Skip to Content

Amy Chang

“Architecture at the Edges of Empire: Islam, Asia, and the Interpretation of Architectural Inheritance in the Global Spanish Empire, 16th-17th centuries”

Amy Chang

William R. Tyler Fellow

In the 16th century, the question of how to describe Spain’s architectural inheritance was extremely active and fraught, for a Crown which had so voraciously consumed Islamic lands now sought to define itself and its territories as always having been Roman and Christian, thus raising the question of how to interpret and describe the Spanish Crown’s Islamic architectural inheritances. Amy’s project focuses on how this question played out at opposite ends of the Hapsburg Empire in the cites of Seville and Manila. For in the early modern period, Andalusia and the Philippines not only served as bookends for the rich Manila Galleon Trade, but were seen as two co-extensive theaters of a single anti-Muslim military campaign connected by the Ottoman Empire, as the Philippine islands were largely Islamic before conquest and many southern Philippine polities and their neighbors continued to be, and to successfully repel colonization into modern times.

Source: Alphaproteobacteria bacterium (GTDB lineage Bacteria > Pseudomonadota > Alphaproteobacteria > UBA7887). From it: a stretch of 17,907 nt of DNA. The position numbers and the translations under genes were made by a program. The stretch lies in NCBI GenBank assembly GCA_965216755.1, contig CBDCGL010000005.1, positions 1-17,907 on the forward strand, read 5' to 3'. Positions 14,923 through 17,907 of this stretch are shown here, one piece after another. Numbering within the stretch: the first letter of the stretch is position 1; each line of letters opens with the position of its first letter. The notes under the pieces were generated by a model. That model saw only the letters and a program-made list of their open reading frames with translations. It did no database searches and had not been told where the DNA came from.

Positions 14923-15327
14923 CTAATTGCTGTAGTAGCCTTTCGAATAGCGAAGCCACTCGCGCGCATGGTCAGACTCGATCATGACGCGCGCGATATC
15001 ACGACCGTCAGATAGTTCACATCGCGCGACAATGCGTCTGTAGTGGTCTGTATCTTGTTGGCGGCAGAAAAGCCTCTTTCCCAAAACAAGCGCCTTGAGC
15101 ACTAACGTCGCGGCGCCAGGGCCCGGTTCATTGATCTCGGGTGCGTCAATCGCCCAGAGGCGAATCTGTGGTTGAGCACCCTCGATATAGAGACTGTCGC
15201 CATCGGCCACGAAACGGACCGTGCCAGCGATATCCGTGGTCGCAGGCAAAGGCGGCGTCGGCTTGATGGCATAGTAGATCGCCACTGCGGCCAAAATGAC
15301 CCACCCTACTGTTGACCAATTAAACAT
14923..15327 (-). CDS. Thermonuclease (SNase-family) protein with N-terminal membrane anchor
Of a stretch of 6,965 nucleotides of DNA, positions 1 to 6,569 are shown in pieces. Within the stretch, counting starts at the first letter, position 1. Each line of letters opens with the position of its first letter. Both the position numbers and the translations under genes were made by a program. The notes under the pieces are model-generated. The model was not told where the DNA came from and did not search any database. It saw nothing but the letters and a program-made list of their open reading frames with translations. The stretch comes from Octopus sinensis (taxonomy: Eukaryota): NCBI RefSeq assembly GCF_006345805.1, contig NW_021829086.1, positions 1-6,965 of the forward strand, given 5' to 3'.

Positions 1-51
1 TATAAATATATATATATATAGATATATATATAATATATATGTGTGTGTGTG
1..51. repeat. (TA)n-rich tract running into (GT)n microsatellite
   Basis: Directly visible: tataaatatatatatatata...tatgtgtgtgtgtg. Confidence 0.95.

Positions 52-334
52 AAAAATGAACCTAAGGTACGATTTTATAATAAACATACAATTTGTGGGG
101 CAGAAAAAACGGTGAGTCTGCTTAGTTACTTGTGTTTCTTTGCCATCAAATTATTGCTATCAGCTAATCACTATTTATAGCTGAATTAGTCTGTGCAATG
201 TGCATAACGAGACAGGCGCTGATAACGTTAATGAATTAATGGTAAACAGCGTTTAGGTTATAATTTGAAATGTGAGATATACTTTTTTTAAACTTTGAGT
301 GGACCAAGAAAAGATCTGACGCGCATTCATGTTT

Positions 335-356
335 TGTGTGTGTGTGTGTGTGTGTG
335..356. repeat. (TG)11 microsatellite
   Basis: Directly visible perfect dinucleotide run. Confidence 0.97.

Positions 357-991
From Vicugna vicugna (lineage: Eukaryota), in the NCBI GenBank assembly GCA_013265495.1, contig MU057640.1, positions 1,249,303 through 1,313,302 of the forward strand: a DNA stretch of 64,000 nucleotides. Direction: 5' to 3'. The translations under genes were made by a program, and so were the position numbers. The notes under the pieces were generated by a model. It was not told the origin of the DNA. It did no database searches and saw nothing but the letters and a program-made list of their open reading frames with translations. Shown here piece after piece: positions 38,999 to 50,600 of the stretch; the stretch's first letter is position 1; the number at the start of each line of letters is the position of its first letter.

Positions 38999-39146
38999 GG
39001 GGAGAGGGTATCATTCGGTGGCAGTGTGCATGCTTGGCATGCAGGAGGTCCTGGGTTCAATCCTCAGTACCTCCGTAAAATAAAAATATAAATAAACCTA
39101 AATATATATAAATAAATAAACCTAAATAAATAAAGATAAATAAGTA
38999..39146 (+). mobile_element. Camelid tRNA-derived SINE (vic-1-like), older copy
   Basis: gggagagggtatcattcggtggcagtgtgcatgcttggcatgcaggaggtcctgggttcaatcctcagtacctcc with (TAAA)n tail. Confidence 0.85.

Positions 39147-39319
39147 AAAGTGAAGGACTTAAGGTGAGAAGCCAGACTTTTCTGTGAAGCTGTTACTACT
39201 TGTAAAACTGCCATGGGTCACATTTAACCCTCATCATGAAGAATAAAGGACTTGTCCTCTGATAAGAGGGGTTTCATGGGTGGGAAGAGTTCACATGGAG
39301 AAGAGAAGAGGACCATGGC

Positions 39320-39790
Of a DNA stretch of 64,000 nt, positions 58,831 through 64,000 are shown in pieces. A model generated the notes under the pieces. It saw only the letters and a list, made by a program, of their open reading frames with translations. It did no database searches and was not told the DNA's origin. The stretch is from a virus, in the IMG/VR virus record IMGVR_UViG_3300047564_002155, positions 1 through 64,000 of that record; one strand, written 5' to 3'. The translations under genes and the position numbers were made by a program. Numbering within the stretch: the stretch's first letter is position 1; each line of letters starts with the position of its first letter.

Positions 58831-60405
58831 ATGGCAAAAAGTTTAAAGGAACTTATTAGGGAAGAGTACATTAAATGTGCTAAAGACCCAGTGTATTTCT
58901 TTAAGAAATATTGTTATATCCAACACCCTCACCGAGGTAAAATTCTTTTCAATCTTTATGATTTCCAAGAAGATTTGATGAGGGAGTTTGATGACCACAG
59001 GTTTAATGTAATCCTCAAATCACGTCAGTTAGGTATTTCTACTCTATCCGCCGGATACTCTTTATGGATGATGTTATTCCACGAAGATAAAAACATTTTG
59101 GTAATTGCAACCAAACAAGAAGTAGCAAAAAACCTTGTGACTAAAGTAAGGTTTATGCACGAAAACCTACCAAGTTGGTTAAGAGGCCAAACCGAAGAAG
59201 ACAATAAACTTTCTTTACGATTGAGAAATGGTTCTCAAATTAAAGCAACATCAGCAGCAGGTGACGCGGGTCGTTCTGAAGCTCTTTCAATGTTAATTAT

Amy Chang is a PhD Candidate at Harvard University where she studies the art and architecture of the Global Spanish Empire under the direction of Felipe Pereda. She previously received an MA from Columbia University and a BA from Johns Hopkins University. Her dissertation focuses on the interpretation and reception of Andalusian and Philippine Islamic architecture within the Hapsburg Empire in the sixteenth and seventeenth centuries, and the formation of the idea of national styles. She is interested in the impact of cultural minorities on conceptualizing ‘empire,’ as well as in translation, creolization, assimilation, and foreignness in architecture, portraiture, and still life in the early modern Hispanic world.